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Friday, April 09, 2010

And some are more equal than others

Anybody who thinks that their vote is as good as the next person's may well be disabused of that notion by an article in today's Guardian, which reports on the New Economics Foundation's voter power index. This index ranks every constituency in Britain according to the amount of power each voter has in the election.

The New Economics Foundation points out that in the 2005 election, the majority of voters did not vote for the MP that represents them (over 52%), meaning that over 14 million votes were effectively discarded:

Under the current system, voters in very safe seats have the equivalent of one hundredth of a vote, while voters in the most variable swing seats get the power of up to 1.31 votes each. In other words voters living in the most influential postcodes have over 500 times as much power as those living in the least influential … The average UK voter has 0.25 of a vote.

Their website ranks each of the UK's 650 constituencies according to their power. It also allows users to see how many votes are effectively lost in the first-past-the-post system.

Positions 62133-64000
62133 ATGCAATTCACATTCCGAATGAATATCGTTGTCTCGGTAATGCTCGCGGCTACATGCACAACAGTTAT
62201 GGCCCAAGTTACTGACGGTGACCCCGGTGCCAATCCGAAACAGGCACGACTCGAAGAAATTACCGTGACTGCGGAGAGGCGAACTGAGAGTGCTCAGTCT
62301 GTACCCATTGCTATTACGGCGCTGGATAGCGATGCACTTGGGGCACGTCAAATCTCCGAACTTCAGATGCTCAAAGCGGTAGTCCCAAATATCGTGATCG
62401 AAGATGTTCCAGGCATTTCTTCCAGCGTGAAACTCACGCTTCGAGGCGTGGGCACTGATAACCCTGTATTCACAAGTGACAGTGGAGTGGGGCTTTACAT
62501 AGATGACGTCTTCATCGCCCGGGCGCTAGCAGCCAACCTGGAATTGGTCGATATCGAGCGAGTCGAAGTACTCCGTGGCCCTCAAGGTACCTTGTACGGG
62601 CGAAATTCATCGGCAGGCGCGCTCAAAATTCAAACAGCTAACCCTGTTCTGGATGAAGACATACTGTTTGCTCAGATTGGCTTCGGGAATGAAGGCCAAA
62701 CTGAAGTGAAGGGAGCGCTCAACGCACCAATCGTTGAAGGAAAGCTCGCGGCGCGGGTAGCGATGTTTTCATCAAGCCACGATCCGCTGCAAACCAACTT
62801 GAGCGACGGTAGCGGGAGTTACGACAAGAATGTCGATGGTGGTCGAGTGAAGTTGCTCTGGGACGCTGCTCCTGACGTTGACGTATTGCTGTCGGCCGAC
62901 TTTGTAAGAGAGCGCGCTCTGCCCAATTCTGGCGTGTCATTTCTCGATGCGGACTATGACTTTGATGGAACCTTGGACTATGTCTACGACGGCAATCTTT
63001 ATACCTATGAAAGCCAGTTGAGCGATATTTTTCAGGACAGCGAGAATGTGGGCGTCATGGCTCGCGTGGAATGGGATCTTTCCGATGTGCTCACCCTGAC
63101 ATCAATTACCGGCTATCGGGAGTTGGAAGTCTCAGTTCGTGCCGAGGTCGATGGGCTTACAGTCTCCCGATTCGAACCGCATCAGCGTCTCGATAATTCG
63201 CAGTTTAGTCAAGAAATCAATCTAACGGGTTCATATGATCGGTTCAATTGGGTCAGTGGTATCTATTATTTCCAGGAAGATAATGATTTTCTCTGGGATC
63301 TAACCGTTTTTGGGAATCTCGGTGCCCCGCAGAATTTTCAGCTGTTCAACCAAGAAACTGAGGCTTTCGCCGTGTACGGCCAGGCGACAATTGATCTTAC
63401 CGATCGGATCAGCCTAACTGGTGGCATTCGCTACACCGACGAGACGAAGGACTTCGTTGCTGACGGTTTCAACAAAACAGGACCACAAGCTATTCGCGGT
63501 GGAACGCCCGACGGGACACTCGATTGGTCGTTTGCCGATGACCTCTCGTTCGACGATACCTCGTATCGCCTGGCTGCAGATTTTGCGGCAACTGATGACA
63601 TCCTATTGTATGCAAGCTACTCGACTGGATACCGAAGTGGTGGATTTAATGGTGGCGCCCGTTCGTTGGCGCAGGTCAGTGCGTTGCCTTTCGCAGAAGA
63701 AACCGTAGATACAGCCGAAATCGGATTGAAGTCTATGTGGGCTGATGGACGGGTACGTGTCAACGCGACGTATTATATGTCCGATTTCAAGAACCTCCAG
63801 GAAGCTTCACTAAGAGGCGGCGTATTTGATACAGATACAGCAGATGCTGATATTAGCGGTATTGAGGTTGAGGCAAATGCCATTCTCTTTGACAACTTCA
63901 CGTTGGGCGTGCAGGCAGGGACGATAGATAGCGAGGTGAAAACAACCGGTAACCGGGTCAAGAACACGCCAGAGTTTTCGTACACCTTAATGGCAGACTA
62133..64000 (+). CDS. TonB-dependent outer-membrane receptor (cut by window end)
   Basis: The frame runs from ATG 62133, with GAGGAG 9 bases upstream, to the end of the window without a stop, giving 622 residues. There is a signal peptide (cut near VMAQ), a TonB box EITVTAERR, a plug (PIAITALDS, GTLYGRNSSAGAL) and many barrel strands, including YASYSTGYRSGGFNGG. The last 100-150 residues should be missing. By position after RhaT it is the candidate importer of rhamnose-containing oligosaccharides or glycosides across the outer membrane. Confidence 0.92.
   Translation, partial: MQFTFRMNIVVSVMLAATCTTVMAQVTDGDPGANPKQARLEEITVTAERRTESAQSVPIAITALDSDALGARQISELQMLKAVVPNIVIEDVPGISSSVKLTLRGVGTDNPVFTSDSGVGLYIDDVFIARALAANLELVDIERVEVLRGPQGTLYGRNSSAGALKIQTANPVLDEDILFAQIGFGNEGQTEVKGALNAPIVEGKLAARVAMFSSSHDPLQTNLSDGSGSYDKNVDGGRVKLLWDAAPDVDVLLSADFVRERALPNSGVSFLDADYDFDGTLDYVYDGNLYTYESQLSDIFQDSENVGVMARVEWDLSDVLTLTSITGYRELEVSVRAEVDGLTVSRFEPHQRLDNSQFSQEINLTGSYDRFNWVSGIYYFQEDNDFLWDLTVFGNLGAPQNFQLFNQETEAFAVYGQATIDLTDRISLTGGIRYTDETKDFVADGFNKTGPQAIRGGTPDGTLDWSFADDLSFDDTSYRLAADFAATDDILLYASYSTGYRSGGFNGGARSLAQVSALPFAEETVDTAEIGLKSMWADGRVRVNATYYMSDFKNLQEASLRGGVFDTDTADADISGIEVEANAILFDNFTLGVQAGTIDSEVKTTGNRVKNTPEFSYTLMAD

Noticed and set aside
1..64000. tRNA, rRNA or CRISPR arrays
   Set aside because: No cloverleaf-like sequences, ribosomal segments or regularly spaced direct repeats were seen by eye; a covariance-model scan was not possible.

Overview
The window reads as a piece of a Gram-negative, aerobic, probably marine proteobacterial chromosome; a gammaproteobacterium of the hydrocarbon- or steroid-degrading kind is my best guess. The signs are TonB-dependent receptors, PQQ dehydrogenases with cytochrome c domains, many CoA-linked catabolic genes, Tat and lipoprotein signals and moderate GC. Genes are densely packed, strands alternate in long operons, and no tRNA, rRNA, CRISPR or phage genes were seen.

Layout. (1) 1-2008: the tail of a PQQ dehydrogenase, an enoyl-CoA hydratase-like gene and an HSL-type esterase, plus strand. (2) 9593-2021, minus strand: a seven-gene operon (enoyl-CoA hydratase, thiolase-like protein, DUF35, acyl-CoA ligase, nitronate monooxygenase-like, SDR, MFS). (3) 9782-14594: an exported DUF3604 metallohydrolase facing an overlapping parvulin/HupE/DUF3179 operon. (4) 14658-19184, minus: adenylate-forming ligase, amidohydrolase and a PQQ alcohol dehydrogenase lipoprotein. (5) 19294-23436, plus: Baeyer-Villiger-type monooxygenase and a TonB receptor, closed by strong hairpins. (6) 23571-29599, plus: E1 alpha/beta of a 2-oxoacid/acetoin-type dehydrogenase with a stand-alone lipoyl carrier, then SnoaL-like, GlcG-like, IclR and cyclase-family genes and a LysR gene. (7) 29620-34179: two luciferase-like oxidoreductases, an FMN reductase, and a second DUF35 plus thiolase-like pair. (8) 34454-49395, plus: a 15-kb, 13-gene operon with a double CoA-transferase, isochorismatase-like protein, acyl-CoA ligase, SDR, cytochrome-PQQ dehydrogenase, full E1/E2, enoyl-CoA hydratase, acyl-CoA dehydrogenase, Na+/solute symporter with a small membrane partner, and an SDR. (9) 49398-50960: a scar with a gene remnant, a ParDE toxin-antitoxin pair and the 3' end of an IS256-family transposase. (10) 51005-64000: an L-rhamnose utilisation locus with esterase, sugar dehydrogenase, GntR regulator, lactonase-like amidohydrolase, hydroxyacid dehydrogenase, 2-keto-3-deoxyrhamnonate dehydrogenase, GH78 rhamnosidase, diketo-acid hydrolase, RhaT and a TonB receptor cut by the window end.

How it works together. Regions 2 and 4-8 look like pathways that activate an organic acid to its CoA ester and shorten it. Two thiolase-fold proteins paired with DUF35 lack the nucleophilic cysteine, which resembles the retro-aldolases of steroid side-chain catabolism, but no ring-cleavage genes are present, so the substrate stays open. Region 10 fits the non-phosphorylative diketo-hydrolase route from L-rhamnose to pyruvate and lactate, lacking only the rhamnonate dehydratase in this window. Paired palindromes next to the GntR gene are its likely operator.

Thus in Aberavon for example each vote is worth 0.009 whilst in Arfon voters cast 1.308 votes and Ceredigion 1.220. In my home constituency of Swansea East my vote has the value of 0.023 whereas in neighbouring Swansea West, somebody going to the ballot box to elect Peter May as the first Liberal Democrat MP for that constituency will be wielding voter power equivalent to 0.293 of a vote.

It is all very bizarre but nevertheless it underlines the unfair and arbitrary nature of our electoral system.
It's strange that the NEF think a vote in Aberafan is worth even less than one in Buckingham. I'd've thought that the Speaker's constituency was the ultimate in votes not counting.
"somebody going to the ballot box to elect Peter May as the first Liberal Democrat MP "

Certainly not out of the question, but may I respectfully suggest it sounds a little complacent given that Parliament was only prorogued yesterday?

I agree with your point - the problem is I have had to come to the conclusion over years of looking at this question that PR actually magnifies such problems rather then removes them. Classic example - Greens under Schröder in Germany a few years back - 8% of the votes, 95% of the policies.

That meant, in effect, that their voters had individually five times as much influence as those of the SPD. How do you square the circle?
If the Greens had been in government on their own then maybe but they werent and the coalition they formed part of had a majority of votes.
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